Cooking Temperatures And Tips For Lamb To Ensure It's Just Right Every Time

Prepare to master the impressive lamb roast.

No dinner party is complete without a stunning main course, and a perfectly-cooked rack of lamb is a surefire way to impress the guests. You may only be used to cooking lamb for the holidays, but our editors are here to make a case for cooking lamb on any old Tuesday. "In our opinion, lamb doesn't necessarily need to be limited to being a holiday centerpiece. It'll work just as easily into your weeknight routine," our editors write. "Think everyday lamb dishes like juicy burgers, grilled kebabs, kid-friendly pita pockets, and roasted chops."

Whether you're hosting for the holidays or simply looking to incorporate lamb into your family's dinner repertoire, this is the perfect place to start. We're here to break down everything you need to know about cooking lamb, from the different types of cuts to the preparations and cooking temperatures.

This versatile protein comes in many shapes and sizes, from the tender leg and rack to the tougher shank and shoulder. The leg and rack of lamb are perfect for herb-crusting and oven-roasting; since the shank and shoulder are a bit tougher, they fare well in stews or braises—the long cook time allows them to significantly break down and become fork-tender.

Herb-Crusted Roasted Leg of Lamb
Greg Dupree; Prop Styling: Audrey Davis; Food Styling: Emily Nabors Hall

Know The Different Cuts of Lamb

Each cut of lamb has its unique strengths, but one thing remains certain no matter how you're preparing your lamb: It must be properly cooked.

Tips for Cooking Lamb

  • Before you begin the cooking process, be sure to remove your lamb from the refrigerator and let it sit at room temperature for at least 30 minutes. This helps to ensure that the lamb cooks evenly and that you get an accurate temperature reading.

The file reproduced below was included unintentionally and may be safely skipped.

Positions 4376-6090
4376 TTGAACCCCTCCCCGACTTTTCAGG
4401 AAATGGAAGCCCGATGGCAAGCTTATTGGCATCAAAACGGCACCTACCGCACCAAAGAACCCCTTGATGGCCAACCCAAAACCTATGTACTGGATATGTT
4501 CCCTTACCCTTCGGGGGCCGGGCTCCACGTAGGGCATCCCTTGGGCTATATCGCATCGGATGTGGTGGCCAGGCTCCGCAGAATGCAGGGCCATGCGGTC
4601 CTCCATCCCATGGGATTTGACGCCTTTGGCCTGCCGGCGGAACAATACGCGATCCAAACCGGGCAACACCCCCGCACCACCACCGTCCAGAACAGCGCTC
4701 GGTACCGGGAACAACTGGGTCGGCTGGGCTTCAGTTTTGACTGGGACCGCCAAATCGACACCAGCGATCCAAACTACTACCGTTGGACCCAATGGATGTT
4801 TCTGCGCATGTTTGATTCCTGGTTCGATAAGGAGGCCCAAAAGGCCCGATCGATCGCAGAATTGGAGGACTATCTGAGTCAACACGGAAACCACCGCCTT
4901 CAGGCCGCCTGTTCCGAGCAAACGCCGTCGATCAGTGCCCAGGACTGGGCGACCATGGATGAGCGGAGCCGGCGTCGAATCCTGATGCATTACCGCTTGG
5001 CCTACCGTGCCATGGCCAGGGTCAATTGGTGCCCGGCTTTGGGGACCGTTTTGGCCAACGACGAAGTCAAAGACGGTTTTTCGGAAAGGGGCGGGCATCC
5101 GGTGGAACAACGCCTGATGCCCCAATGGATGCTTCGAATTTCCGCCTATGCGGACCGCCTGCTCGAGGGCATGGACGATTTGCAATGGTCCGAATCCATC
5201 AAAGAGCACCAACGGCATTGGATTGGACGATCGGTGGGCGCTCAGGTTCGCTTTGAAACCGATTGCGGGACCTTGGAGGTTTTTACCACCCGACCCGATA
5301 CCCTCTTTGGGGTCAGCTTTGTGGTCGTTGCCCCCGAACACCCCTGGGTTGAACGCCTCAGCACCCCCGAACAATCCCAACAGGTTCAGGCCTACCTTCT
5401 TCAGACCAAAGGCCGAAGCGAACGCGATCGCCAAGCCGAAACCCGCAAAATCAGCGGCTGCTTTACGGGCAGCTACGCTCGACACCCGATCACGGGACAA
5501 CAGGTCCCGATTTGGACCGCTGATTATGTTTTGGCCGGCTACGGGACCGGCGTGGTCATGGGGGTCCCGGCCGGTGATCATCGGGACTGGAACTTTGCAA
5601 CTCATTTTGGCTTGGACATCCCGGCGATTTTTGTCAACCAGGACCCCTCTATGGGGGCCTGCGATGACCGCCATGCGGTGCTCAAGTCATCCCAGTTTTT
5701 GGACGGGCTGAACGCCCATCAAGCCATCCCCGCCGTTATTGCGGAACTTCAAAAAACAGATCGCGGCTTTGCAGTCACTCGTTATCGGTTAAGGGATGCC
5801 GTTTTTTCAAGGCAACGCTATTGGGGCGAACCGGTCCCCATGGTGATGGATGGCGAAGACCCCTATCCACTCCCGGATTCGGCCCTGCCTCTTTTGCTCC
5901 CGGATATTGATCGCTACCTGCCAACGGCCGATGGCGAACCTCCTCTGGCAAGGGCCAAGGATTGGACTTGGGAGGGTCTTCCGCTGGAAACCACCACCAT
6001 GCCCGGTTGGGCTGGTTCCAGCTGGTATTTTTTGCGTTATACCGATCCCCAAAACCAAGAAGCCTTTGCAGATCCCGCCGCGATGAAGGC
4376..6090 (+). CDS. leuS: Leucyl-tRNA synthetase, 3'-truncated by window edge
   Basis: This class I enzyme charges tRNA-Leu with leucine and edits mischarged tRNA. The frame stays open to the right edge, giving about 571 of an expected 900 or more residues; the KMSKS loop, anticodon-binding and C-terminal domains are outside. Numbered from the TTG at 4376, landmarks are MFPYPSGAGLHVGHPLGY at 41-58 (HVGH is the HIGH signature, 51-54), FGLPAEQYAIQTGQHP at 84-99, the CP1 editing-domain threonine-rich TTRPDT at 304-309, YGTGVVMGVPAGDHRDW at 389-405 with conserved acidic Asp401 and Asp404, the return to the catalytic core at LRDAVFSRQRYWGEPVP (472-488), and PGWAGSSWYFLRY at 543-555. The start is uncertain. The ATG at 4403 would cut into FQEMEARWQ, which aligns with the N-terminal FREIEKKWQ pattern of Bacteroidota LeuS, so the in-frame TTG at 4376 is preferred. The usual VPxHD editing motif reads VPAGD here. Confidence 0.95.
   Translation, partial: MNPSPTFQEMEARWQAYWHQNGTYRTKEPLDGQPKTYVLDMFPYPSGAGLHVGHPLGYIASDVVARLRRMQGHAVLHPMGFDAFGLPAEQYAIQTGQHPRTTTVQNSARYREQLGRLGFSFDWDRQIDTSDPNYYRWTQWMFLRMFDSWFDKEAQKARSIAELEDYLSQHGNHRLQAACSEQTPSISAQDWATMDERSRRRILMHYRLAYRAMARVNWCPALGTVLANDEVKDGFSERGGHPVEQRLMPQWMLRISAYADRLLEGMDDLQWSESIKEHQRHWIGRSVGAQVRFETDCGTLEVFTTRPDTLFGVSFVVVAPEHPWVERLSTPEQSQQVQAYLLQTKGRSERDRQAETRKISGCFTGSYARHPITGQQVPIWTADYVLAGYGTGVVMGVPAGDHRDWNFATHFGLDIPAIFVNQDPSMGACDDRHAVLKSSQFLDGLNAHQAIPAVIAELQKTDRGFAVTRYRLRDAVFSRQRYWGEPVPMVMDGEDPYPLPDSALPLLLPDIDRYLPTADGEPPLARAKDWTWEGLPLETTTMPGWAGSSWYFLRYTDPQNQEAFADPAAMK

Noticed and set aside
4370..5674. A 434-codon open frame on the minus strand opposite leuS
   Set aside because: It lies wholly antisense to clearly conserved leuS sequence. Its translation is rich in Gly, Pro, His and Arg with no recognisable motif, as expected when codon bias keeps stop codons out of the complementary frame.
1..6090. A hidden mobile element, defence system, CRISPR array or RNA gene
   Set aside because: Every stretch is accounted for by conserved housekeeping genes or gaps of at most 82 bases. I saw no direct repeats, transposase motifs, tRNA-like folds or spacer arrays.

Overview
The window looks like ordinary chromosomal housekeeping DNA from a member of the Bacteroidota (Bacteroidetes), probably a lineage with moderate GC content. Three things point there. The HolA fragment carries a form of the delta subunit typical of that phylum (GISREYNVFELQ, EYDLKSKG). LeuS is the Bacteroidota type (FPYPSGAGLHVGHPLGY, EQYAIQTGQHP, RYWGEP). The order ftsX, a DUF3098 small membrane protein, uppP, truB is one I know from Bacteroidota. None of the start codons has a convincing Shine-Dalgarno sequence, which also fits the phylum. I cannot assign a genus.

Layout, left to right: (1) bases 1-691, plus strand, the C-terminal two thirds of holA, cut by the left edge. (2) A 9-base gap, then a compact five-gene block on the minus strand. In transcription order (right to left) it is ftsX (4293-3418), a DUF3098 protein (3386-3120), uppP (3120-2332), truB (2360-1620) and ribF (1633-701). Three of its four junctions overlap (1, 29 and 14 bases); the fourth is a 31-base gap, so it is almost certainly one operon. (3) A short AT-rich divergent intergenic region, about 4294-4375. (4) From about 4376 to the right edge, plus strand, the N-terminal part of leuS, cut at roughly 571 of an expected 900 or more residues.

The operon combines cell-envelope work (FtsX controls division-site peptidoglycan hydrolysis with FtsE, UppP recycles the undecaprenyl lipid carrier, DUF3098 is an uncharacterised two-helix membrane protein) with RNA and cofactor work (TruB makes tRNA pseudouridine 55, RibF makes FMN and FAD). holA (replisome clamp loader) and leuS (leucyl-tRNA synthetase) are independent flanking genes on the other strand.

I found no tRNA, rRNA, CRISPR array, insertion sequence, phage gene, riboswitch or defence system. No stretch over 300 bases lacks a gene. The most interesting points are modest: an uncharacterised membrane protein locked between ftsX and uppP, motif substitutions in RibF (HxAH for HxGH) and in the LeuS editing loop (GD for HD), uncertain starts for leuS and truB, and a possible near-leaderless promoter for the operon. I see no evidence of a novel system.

• Prepare your lamb by trimming some of the excess fat and silver skin, then seasoning with salt, pepper, and herbs.
  • Roast leaner cuts of lamb in a hotter oven (450°F) to get a lovely brown crust and a well-cooked center; cook fattier cuts of lamb low and slow (325°F) to render all the fat and allow the lamb to cook in its juices.
  • Due to residual heat, your lamb will continue to cook even after you pull it out of the oven. For this reason, we advise removing your lamb from the oven when it's 5-10 degrees shy of your desired temperature. It will fully cook to your desired doneness while it rests.
  • After removing your lamb from the oven, let it rest on a platter for 15-30 minutes to keep it tender and juicy.

How to Use a Meat Thermometer

If you've never used a meat thermometer before, our food editor's got you covered. "To get the most accurate temperature reading, place the thermometer in the meat while it's still cooking in the pan, oven, or on the grill. Do not take it off the heat before gauging the temperature."

The most important thing to remember is to insert your thermometer into the thickest part of the lamb, avoiding any bones or fat. "With most thermometers, you need to insert the probe at least 1/2 inch into the meat. If your cut is thicker than an inch, you will want to go even deeper to reach the very center," our food editor writes.

Cooking Temperatures for Lamb

Cooking Temperatures for Lamb
Corinne Mucha

The USDA recommends cooking lamb to 145 degrees F, which will result in medium-well doneness. This is the official guideline for safely cooking lamb, but many chefs and cooks prefer their lamb rarer. No matter how you like your lamb cooked, the best way to gauge when it has reached your desired doneness is with a meat thermometer.

  • Rare: 115-120°F
  • Medium-Rare: 125°F
  • Medium: 130°F
  • Medium-Well: 145°F
  • Well Done: 150°F

You don't want to cook your lamb much past 145°F, or else it will dry out. The only exception to this rule is ground lamb, which should be cooked to 160°F.

Since cooking preparations vary greatly based on which cut of lamb you're using, there is no standard time estimate for achieving a certain level of doneness. Generally, a leaner cut like a rack of lamb will take 15-18 minutes to cook through in a hot oven (450°F), while a thicker cut like lamb shank will braise for six hours in the slow-cooker. No matter the preparation, this succulent meat is guaranteed to be the star of the show.

Our Favorite Lamb Recipes

Once you're ready to get cooking, find a recipe that's right for you. The holidays call for Herb-Crusted Roasted Leg of Lamb, while Broiled Lamb Chops make an easy weeknight dinner. Take the low-and-slow route with our impressive Braised Lamb Shanks with Parmesan-Chive Grits, or feed the kids with a classic Shepherd's Pie.

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  1. USDA. Lamb from farm to table.

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